By Thonie Hevron
It’s after April 1st, so the pranks and jokes are over. But not the theme for April’s Writer’s Notes-April Fool. So, funnies aside, this could be terribly serious. We all have felt the fool. We’ve all made mistakes. We hope to learn not only from ours but from others. No joke.
Looking back on my writing career, I’ve made some serious gaffes. With regret but not misery, I offer them for you. You might learn something.
- The first foolishness was waiting so long to write with purpose. By saying, “write with purpose,” I mean having an objective. I write novels—thrillers in the police procedural genre. Oh sure, it took 35 years to gain experience in law enforcement. Then, to discern my statement: Police work is a noble profession that should attract courageously moral. But on this journey, I could’ve written more than procedure manuals and newspaper columns. I’d like to have a drawer full of short stories and more of the stories inspired by the people they’re about. Like the detective who almost went postal because someone took his typewriter. Or the young girl who slept with men to smooth her path to police officer. Then there’s the rookie cop who makes a bad/good choice that follows him throughout his career. Conversely, the veteran who faces a career-altering situation and must decide in a second.
The good news is, I have a cigar box filled with scraps of paper. Future stories—short or novel, doesn’t matter. I’ll never run out of ideas!
- The second relates to the first. It is procrastination. In my mid-fifties, I decided to write seriously—I mean, write a mystery. Mysteries have always been my genre choice. From Mary Stewart and Victoria Holt as a teenager, Michael Crichton, Robin Cook, in my thirties and now Patricia Cornwell, PJ Parrish, David Baldacci, Michael Connelly and Lee Child. It wasn’t until I read Paul Bishop’s Tequila Mockingbird (an LAPD detective, BTW), that I learned to find my voice. Thank you, Paul! Storytelling became so much easier. That is, factoring in organization–a game plan, an outline, synopsis or whatever I needed to guide me through the clues, red herrings, and car chases. Finding that structure led me to complete my first novel, and encouraged the next one. And so on. I must acknowledge my local chapter of California Writers Club, Redwood Writers for not only cheering me on, but offering the kind of education I needed: goal setting, planning, craft techniques and my critique group.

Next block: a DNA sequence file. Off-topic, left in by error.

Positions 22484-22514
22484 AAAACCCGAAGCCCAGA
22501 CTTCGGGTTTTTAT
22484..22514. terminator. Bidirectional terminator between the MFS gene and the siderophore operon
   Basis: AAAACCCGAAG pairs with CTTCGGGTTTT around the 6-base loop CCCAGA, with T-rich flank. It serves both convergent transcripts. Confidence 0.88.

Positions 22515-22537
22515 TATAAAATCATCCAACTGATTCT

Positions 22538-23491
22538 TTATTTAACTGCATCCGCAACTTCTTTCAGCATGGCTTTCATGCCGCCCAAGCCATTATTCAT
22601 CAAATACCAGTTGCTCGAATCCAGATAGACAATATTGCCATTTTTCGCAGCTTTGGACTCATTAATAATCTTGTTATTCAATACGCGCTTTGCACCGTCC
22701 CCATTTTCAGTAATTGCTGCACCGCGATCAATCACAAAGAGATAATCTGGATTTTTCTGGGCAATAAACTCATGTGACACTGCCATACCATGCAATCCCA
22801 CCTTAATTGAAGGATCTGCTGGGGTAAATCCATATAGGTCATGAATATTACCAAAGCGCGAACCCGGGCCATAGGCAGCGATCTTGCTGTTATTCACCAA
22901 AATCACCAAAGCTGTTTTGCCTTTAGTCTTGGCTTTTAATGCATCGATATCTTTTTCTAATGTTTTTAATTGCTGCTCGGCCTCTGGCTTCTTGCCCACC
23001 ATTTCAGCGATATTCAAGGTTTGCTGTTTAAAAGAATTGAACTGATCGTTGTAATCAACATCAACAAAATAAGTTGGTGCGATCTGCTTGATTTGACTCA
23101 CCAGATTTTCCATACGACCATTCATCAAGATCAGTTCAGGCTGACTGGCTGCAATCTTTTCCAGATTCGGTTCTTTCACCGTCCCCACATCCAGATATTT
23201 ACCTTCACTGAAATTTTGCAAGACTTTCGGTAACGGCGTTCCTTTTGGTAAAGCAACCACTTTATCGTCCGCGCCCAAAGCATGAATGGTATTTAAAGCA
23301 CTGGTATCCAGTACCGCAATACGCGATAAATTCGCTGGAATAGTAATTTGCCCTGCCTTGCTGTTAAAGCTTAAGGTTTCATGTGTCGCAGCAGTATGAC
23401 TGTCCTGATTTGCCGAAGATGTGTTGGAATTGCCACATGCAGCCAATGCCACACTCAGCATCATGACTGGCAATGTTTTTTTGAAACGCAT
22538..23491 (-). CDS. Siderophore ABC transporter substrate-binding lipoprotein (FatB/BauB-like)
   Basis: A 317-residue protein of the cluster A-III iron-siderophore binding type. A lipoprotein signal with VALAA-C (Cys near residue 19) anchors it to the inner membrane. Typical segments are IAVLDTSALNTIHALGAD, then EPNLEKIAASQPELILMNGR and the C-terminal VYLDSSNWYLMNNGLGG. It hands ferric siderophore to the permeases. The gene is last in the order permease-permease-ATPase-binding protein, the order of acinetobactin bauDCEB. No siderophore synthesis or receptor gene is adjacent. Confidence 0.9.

It’s a wonderful thing to be in a room full of introverted writers who are there for the love of the craft.
- Which brings me to the third: believing those strident interior voices who say I’m not good enough. Like when I was a young girl, I told my mother I wanted to be an archeologist when I grew up. She said, “Only rich people can afford to do that.” Silly me, I believed her. After parenting my own kids, I was able to understand my mother’s motives—she wanted me to get a good, stable occupation, like a teacher. Still, I chipped away, writing inconsistently and often not finishing stories. Later, in the mid-1990s, my husband offered to take over the laundry, cooking and household while I wrote. I knew that I had enough talent to see my project through. I mean, what makes a man gives up fishing for a vacuum cleaner? He must have believed in me. Through his validation, I internalized my own. I decided I didn’t need an MFA to write good stories. Granted, and MFA could make mine a great story, but I don’t have the time for that now. I have stories in my head that are screaming to get out.
Thankfully, I have readers who enjoy them.
On April 13th, Scott Decker, retired FBI agent and author of Recounting the Anthrax Attacks, writes about being fooled by the lab (FBI) with forensic methods purported ready for prime time—but after using them and hoping to take the results to court, finding out the techniques were all bogus. Ann Parker’s post on April 20th will take you on an adventure she’d rather not repeat. On April 27th, Judy Alter’s post features some hard-learned lessons about waiting for agents.
Please join us on Writer’s Notes every Friday morning—see if you can learn (as a writer) from our foolish tales. Then, on Sunday morning, read the real stories behind the badge written by LAPD veterans from different eras.